The new standards, covering model years 2012-2016, and ultimately requiring an average fuel economy standard of 35.5 mpg in 2016, are projected to save 1.8 billion barrels of oil over the life of the program with a fuel economy gain averaging more than 5 percent per year and a reduction of approximately 900 million metric tons in greenhouse gas emissions. This would surpass the CAFE law passed by Congress in 2007 required an average fuel economy of 35 mpg in 2020. As a result of this agreement, it is projected that the nation will save 1.8 billion barrels of oil over the lifetime of the vehicles sold in the next five years. (EPA)
The Energy Independence and Security Act of 2007 provision:
TITLE I--ENERGY SECURITY THROUGH IMPROVED VEHICLE FUEL ECONOMY
Subtitle A--Increased Corporate Average Fuel Economy Standards
SEC. 101. SHORT TITLE.
This subtitle may be cited as the ‘Ten-in-Ten Fuel Economy Act’.
SEC. 102. AVERAGE FUEL ECONOMY STANDARDS FOR AUTOMOBILES AND CERTAIN OTHER VEHICLES.
(a) Increased Standards- Section 32902 of title 49, United States Code, is amended--
(1) in subsection (a)--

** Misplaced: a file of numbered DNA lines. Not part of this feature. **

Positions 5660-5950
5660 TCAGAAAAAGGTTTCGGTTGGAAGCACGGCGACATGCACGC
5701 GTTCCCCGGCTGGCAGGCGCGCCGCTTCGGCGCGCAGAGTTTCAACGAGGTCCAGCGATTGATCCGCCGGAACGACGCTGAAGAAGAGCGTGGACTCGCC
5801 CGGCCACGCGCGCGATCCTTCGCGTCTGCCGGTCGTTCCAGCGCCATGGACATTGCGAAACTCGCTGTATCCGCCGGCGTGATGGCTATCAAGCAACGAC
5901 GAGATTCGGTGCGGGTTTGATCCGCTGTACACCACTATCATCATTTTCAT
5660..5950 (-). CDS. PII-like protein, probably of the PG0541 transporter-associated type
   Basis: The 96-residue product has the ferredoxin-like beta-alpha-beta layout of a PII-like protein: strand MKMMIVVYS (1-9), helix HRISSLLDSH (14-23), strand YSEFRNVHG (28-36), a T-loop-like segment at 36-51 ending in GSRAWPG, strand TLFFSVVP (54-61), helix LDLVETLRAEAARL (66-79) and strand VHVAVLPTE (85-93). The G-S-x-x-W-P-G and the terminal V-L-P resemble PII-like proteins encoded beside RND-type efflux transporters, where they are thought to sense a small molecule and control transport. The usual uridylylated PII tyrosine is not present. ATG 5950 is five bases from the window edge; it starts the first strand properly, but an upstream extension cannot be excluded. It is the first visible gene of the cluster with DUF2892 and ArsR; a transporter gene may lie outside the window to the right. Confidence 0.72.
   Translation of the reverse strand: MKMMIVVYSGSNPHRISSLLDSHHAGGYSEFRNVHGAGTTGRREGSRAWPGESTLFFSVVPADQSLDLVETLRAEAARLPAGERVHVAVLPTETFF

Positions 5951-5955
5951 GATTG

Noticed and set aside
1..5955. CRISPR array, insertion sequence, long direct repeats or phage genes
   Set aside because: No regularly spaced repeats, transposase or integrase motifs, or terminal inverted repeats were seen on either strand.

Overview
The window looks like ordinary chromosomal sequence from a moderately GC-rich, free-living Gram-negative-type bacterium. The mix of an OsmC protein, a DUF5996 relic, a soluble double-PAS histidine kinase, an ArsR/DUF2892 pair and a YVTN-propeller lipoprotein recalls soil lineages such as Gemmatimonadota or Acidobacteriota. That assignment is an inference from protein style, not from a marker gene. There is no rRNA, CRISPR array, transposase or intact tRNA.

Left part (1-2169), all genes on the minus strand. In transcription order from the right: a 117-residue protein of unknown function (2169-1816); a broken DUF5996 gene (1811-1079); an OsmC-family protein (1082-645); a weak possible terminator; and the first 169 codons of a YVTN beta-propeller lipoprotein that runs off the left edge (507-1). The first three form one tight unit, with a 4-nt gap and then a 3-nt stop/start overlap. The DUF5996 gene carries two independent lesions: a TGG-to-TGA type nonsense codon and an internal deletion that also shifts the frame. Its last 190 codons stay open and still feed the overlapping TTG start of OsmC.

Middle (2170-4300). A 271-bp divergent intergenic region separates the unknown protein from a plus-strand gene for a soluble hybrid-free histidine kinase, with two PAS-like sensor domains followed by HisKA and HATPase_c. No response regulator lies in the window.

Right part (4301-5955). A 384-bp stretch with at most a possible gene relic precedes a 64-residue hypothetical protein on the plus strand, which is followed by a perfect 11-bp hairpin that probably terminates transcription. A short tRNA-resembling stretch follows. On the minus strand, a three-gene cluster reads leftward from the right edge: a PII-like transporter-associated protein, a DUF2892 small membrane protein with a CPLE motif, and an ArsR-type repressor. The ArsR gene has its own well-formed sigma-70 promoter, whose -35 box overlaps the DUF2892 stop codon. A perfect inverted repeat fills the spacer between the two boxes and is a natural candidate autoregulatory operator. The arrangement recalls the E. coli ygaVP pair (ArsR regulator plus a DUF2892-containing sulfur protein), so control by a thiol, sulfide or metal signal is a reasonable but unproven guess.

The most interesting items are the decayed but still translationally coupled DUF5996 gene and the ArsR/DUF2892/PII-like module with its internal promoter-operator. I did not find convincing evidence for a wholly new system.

(A) by striking ‘Non-Passenger Automobiles- ’ and inserting ‘Prescription of Standards by Regulation- ’;
(B) by striking ‘(except passenger automobiles)’ in subsection (a); and
(C) by striking the last sentence;
(2) by striking subsection (b) and inserting the following:
‘(b) Standards for Automobiles and Certain Other Vehicles-
‘(1) IN GENERAL- The Secretary of Transportation, after consultation with the Secretary of Energy and the Administrator of the Environmental Protection Agency, shall prescribe separate average fuel economy standards for--
‘(A) passenger automobiles manufactured by manufacturers in each model year beginning with model year 2011 in accordance with this subsection;
‘(B) non-passenger automobiles manufactured by manufacturers in each model year beginning with model year 2011 in accordance with this subsection; and
‘(C) work trucks and commercial medium-duty or heavy-duty on-highway vehicles in accordance with subsection (k).
‘(2) FUEL ECONOMY STANDARDS FOR AUTOMOBILES-
‘(A) AUTOMOBILE FUEL ECONOMY AVERAGE FOR MODEL YEARS 2011 THROUGH 2020- The Secretary shall prescribe a separate average fuel economy standard for passenger automobiles and a separate average fuel economy standard for non-passenger automobiles for each model year beginning with model year 2011 to achieve a combined fuel economy average for model year 2020 of at least 35 miles per gallon for the total fleet of passenger and non-passenger automobiles manufactured for sale in the United States for that model year.
This plan would also serve to appease California's desire to raise its standards beyond the 35 mpg range to meet its ambitious carbon dioxide emissions reductions. Moving the target date up should appeal to California, particularly since the automobile industry is struggling right now. CAFE standards were passed by Congress in 1975 in response to the 73/74 energy crisis and led to establishing the 27.5 mpg stardard for cars and 20.7 mpg for light trucks.